If the internet is the new public square, it is imperative that lawmakers ensure the ability of all New Zealanders to access reliable and credible information about issues of public importance, and the ability of everyone in this country to participate safely in public conversations about those issues.

Based on our analysis, we are making four recommendations to the New Zealand government:

  1. Remove: Ensure platforms are active in removing harmful content quickly. An investigation into the most effective method to do this would be required, but the responsibility should be placed on the platform, not the users.

  2. Reduce: Limit the reach of harmful content. Neither the platforms nor the users who create hateful and harmful content should benefit from algorithms that promote divisive and polarising messages.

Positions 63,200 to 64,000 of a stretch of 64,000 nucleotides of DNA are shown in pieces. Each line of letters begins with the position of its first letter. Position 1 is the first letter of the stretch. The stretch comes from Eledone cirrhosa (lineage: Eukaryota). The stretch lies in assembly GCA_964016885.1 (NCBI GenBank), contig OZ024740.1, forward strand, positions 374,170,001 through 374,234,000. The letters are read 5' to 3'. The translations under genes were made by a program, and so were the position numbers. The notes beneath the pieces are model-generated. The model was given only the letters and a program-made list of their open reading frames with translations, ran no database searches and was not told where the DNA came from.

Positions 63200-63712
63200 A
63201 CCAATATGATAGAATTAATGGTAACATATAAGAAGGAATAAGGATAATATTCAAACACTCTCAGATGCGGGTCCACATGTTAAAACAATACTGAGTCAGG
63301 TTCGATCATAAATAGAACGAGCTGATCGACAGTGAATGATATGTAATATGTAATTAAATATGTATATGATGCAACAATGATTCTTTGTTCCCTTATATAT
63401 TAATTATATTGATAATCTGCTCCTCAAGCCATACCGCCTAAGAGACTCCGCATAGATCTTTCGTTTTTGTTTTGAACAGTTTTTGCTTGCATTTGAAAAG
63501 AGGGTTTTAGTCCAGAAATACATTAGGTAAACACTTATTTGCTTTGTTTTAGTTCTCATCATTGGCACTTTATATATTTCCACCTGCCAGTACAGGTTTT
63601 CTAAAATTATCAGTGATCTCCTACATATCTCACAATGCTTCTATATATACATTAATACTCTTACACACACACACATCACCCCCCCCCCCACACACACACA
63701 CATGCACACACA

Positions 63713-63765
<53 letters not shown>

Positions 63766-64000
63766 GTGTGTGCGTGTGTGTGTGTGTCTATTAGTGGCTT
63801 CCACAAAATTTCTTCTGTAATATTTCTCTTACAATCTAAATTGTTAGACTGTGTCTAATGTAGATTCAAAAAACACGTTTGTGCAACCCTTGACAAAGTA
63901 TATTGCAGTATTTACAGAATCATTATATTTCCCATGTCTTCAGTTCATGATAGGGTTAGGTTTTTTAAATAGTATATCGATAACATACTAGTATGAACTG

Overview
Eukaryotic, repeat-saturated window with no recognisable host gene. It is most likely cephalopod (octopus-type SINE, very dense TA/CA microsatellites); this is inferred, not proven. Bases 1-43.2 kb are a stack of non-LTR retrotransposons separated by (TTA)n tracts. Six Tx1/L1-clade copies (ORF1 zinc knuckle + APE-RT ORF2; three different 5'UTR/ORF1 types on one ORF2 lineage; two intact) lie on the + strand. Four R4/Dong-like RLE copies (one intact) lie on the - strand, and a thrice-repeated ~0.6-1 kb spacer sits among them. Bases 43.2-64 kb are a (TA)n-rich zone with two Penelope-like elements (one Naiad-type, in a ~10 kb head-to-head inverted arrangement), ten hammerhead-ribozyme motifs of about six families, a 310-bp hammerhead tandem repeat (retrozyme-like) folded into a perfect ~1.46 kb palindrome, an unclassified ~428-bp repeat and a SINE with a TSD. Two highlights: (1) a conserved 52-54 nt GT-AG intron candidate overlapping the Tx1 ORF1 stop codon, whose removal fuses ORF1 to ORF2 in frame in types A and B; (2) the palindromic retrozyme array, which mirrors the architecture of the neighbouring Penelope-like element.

3. Review: The New Zealand government needs to review our hate speech laws, the Harmful Digital Communications Act, the Domestic Violence Act, the Harassment Act and the Human Rights Act to ensure they are fit for purpose in protecting people online in the 21st century.

  4. Recalibrate: One of the most significant themes to emerge in this research was the need to attend not just to individualised concerns (e.g. individual rights and privacy) but also to collective dynamics and wellbeing. Any policies that are developed to protect people online need to have indigenous and collectivist thinking at their centre. They should also ensure that all internet safety / hate speech agencies funded by the Crown reflect the increasing diversity of our country.